The locals often enjoy Chicha as a refreshing drink on a hot day. Traditionally, it’s served in a gourd, but you can also find it in plastic bags or bottles.Cocadas
Cocadas are Venezuelan coconut treats that are made with grated coconut, milk, and sugar. They’re often dipped in chocolate or sprinkled with nuts, and can be found in most Venezuelan supermarkets.
Children often enjoy cocadas as a treat, but they’re also popular among adults. If you’re looking for something sweet and coconutty, then cocadas are definitely worth trying.
Alfajor is a type of cookie that’s popular in Latin America. It’s made with two biscuits that are sandwiched together with a filling, usually dulce de leche or chocolate. Alfajores can be found in most Venezuelan supermarkets.
To make alfajor, the biscuits are sandwiched together with a filling of your choice. The sandwich is then dipped in chocolate or coated with nuts. Alfajores are typically round or oval-shaped, but they can also be made into different shapes and sizes.
Alfajor is a delicious and versatile cookie that’s perfect for any occasion. Whether you’re looking for something simple or want to impress your guests, alfajor is a great choice.
Bollos pelones are Venezuelan corn flour dumplings that are made with water, sugar, and cornmeal, filled with ground pork or beef and tomato sauce. To make bollos pelones, the harina pan (corn flour) is combined with water and sugar. Once it’s thickened, the bollos pelones are filled, formed into balls and cooked.
Following the tradition, bollos pelones served with tomato sauce on top. However, they can also be enjoyed on their own as a delicious and satisfying snack.
Bollos pelones are a delicious and versatile dish that can be enjoyed in many different ways. If you’re looking for something quick and tasty, they are definitely a delicious option.
Sopa de Mondongo or Panza (Mondongo soup)
In Venezuela, Sunday often means soup day. Hence, the main protagonist of the day is the Mondongo soup, a dish made with beef belly, accompanied by vegetables such as potato, pumpkin, ocumo, yucca and celery; vegetables such as coriander, celery and chives, seasoned with salt, onion, garlic and cumin.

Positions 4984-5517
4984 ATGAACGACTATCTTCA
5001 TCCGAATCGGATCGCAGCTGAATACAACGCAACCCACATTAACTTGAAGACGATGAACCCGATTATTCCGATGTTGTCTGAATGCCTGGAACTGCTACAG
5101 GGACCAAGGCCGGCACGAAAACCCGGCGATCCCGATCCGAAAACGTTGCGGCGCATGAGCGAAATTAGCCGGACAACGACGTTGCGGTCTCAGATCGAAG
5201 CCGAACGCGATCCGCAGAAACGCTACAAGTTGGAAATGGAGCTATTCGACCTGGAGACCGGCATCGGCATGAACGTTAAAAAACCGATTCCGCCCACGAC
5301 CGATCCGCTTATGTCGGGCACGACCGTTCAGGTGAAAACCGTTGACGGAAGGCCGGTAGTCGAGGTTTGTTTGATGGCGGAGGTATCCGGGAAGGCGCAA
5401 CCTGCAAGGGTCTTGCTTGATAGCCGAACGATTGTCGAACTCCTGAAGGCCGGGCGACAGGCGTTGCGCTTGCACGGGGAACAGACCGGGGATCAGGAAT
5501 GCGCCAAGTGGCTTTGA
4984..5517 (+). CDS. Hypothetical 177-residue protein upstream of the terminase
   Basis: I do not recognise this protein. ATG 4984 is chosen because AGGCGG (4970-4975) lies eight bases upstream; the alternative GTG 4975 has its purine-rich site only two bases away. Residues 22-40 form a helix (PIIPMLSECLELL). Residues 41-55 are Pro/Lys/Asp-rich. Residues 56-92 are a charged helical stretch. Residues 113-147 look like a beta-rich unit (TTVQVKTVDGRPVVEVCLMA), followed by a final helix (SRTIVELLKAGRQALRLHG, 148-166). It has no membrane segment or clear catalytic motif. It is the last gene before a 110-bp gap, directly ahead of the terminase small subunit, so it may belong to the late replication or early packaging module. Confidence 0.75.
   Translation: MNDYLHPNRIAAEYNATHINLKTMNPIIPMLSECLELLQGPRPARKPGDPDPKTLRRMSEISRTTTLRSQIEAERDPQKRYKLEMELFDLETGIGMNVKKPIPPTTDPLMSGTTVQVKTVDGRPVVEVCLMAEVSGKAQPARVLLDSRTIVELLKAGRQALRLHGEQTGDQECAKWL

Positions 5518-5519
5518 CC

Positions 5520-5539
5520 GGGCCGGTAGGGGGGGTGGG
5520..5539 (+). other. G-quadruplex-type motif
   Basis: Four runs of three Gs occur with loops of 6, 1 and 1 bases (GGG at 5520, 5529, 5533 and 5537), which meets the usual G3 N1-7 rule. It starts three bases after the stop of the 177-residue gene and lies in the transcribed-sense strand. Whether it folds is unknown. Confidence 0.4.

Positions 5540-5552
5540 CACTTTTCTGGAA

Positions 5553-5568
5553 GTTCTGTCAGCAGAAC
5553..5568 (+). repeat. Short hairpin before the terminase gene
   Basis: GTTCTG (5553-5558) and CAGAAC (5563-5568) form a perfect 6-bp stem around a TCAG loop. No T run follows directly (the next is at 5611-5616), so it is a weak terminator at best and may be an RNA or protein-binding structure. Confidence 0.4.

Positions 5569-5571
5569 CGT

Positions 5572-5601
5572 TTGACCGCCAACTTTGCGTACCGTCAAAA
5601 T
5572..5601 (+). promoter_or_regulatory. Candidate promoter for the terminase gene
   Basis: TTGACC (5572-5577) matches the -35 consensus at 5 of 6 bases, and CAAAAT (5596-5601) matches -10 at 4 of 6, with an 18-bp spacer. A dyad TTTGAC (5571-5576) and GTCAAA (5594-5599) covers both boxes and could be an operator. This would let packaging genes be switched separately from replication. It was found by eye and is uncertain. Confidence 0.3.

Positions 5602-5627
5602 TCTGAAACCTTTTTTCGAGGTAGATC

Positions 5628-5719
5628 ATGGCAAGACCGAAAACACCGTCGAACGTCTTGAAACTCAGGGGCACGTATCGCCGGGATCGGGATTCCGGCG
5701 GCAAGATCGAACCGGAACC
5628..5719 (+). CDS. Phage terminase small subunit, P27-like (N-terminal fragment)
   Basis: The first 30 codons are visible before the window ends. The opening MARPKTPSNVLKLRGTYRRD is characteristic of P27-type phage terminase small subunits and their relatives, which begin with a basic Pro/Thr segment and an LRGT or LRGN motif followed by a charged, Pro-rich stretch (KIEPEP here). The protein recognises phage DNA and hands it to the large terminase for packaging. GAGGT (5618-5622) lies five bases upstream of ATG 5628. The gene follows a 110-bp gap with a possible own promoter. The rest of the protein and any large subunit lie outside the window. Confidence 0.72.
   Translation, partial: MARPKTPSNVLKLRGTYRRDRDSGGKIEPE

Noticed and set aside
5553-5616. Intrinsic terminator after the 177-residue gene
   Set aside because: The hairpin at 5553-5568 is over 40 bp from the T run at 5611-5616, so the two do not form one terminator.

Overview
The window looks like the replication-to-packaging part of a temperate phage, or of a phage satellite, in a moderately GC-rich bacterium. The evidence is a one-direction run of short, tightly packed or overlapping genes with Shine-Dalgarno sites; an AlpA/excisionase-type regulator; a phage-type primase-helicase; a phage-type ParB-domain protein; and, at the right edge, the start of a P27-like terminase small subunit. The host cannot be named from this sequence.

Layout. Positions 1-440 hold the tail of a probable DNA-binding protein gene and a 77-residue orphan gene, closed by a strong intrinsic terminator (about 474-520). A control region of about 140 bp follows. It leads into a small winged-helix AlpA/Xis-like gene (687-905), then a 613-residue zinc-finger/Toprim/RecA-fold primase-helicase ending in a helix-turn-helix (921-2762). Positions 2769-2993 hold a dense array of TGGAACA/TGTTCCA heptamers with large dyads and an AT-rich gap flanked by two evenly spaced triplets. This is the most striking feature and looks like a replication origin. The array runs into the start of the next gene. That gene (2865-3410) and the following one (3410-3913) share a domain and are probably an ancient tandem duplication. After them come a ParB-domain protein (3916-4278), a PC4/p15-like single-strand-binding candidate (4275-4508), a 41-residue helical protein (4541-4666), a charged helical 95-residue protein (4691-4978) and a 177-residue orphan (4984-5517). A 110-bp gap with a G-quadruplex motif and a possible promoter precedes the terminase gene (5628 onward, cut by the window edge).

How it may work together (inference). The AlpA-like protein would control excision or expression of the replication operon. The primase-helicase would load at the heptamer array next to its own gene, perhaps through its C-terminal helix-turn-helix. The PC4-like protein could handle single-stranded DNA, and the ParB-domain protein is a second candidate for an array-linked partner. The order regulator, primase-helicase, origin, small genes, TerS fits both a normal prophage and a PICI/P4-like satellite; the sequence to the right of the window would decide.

The exact origin of this dish is unknown, while some historians indicate that it comes from Europe, others place it between Africa and the Middle East. In Spain there is a broth, based on tripe or belly, called Callos, and in Italy it is called Tripas. It is believed that these dishes were brought to America at the time of the conquest and from there they were fused with other American ingredients.
This boiled dish is usually accompanied by a corn arepita, roasted or fried. Each region gives the dish its own characteristic touch. In the Andes, Sopa de Mondongo is usually served with potato and ocumo, while in Zulia it is common to find mondongo with plantain and yucca. In Sucre and Bolívar they cook it with green banana.
Pastel de Chucho
Pastel de Chucho is typical dish of the insular region of Venezuela, specifically, Margarita Island. Created by Rubén Santiago, a cook from the state of Trujillo in 1982, it derives from the famous Cuajao de Oriente. It is said that it took him about 5 years of continuous rehearsals to polish the recipe we know today.
Pastel de Cucho is similar to Italian lasagna, made in layers with plantains, fish and bechamel sauce. You can find it in restaurants in Margarita and in Venezuelan homes. For its preparation, the popular ray (typical fish of the region), dogfish or tuna are used. Instead of wheat paste, fried plantains are used in slices, placed in blankets along with fish stew, Margariteño chili peppers, fresh yellow cheese and onoto oil.